GUATEMALA CITY — When the audience filed into the courtroom, they found 38 boxes in three rows, sealed with masking tape and marked “Finca Tinajas.” It was Feb. 9, the seventh day of the Sepur Zarco trial in Guatemala City’s Palace of Justice. Amid murmurs from onlookers, forensic archaeologists cut open the boxes one by one and laid out their contents as Judge Yazmin Barrios listed the new evidence for the court reporter.
“Light red underwear,” Barrios said. “Pieces of a white shirt. Pieces of fabric, coffee colored. A blouse, colored blue, with flowers.” Next to each garment, archaeologists laid little paper bags. Inside the bags were human bones dug up with the clothing from the former military base at Finca Tinajas, in northeastern Guatemala.
On one side of the courtroom, behind a row of government and NGO lawyers sat 11 elderly women from the Q’eqchi Maya communities of the Polochich Valley, in the fertile lowlands near Guatemala’s Caribbean coast. Their faces were covered with colorful scarves to hide their identities, but as the archaeologists pulled out clothing and bones, several of the women shook silently, scarves slipping to reveal lined brown faces.
Though acidic soil degraded the bones beyond possibility of identification, the implication put forth was clear: The unveiling of bones was a grim reunion. According to the prosecution, in August 1982, Guatemalan soldiers responded to a Maya land-rights campaign by raiding valley communities and taking many men — including the husbands of six of the women in the courtroom — to Finca Tinajas, never to be seen again. In the hours and days that followed, prosecutors said, soldiers forced the women into sexual and domestic slavery at a military base near the village of Sepur Zarco. In 2012 evidence to support that story was found when the body of a missing man was identified among the skeletons at Tinajas.
Sitting across the courtroom, starting alternately at the ceiling and the floor, was Heriberto Valdez Asig, a military auxiliary and municipal policeman accused of leading the raids that transported the six men to Finca Tinajas. He is being charged with their forced disappearance, a crime under Guatemalan law. Next to him sat Estheelmer Reyes Giron, a former artillery lieutenant who is charged with the murder of a Q’eqchi woman and her two children, and with committing crimes of sexual violence for his role in running the base at Sepur Zarco. Because these crimes are violations of international law, the men are also being charged with crimes against humanity.
Asig and Giron, the nameless bones and the covered women — all of it marked a bold new phase in Guatemala’s efforts to hold former military officials accountable for crimes committed during the country’s brutal civil war. During that war, which lasted from 1960 to 1996, battles between the state and Marxist guerrillas often served as impetus and cover for massacres that left an estimated 200,000 people dead and another 45,000 missing — the vast majority of them civilians. Other ongoing cases involve the discovery of 500 bodies on a different military base, the 1980 burning of the Spanish Embassy with 37 activists inside, and the forced disappearance of a teenage boy from the western city of Quetzaltenango in 1981. These cases parallel ones in other Latin American countries such as Argentina and Peru, where local prosecutor’s offices are going after former military officials for massacres and disappearances committed during their own Cold War-era dirty wars.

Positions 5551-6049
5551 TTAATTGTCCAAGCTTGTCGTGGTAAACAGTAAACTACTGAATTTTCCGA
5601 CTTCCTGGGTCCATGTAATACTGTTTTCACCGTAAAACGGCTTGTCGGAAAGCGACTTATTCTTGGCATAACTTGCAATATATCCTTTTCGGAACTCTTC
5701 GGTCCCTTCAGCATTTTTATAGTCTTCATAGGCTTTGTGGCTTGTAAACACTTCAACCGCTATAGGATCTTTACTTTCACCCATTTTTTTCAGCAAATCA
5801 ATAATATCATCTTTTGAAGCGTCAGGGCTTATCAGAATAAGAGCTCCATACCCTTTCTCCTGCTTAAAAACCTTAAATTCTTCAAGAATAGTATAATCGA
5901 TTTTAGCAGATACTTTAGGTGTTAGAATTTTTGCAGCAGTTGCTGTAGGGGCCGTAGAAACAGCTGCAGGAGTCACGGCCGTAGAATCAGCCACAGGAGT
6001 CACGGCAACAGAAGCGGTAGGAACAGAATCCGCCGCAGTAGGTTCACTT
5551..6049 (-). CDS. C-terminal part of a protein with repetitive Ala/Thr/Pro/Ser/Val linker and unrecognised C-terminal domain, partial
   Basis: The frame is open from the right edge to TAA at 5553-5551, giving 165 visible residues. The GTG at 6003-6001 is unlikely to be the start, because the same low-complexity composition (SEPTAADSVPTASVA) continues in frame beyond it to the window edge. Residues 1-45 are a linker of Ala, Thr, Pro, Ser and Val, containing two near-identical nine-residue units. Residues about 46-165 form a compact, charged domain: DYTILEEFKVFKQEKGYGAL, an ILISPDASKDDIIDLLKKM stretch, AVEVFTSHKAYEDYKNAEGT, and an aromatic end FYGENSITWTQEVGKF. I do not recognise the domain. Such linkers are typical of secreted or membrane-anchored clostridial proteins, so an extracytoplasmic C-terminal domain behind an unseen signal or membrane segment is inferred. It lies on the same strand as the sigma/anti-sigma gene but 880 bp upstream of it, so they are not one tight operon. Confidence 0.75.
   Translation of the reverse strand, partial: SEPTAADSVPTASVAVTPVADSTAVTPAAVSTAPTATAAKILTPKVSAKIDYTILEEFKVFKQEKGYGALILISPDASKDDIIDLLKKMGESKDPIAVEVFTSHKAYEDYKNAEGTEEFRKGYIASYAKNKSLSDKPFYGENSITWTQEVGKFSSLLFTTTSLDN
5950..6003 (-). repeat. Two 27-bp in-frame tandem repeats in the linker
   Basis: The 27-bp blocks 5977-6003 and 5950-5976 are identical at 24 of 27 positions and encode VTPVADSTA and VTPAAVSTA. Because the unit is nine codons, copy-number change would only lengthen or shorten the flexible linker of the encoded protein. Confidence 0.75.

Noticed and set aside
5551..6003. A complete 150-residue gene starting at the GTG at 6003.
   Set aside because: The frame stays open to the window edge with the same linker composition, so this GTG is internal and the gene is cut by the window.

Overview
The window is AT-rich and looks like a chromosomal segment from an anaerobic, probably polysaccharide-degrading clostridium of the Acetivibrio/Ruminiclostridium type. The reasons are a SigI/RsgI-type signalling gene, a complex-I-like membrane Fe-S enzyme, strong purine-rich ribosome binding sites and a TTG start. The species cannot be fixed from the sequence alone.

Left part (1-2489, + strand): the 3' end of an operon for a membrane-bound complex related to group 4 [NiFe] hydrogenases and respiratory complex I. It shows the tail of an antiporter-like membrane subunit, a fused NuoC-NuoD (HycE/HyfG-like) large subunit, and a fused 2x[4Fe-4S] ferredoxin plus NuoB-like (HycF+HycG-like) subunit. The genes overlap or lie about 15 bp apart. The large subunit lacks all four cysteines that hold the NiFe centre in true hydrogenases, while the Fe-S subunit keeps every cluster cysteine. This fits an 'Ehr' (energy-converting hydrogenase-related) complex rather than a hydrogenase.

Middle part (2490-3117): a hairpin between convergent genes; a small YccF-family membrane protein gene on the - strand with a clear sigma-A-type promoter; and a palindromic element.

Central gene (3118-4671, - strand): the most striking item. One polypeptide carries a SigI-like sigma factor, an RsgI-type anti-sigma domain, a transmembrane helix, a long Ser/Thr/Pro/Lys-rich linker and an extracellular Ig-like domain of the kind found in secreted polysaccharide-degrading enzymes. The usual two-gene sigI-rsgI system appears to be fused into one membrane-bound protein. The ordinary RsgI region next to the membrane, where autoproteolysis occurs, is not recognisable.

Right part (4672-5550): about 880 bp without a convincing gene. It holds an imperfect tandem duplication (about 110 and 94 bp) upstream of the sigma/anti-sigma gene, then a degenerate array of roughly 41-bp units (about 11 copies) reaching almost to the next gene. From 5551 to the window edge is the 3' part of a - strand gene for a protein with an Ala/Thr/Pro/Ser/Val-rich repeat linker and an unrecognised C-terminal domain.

But Sepur Zarco was a new development, a test case in which prosecutors are attempting to prove that the wartime Guatemalan military deliberately used rape and murder as tools of war to crush grass-roots activism. This is significant not only for Guatemala but for international jurisprudence: It is the first trial of soldiers in a national court rather than by an international commission for sexual violence. That is, strategic rape, as seen in cases as varied as the Korean “comfort women” of World War II and the rape campaigns in Rwanda and the former Yugoslavia. In Guatemala the trial has made international headlines. U.S. Ambassador Todd Robinson attended the first day, tweeting his congratulations to “Guatemalan society and the Guatemalan justice system for confronting these issues.”
In the courtroom, the two sides agree on very little. To the prosecution, the nameless dead and the masked women are part of a common story of government repression. To the defense, the case is a legal lynching, a politically motivated trial of the wrong men, based on nonexistent evidence. But the display of the boxes was a theatrical reminder of one thing both sides agree on: Whatever happens, the consequences of the Sepur Zarco trial go far beyond the fate of the two men in the dock.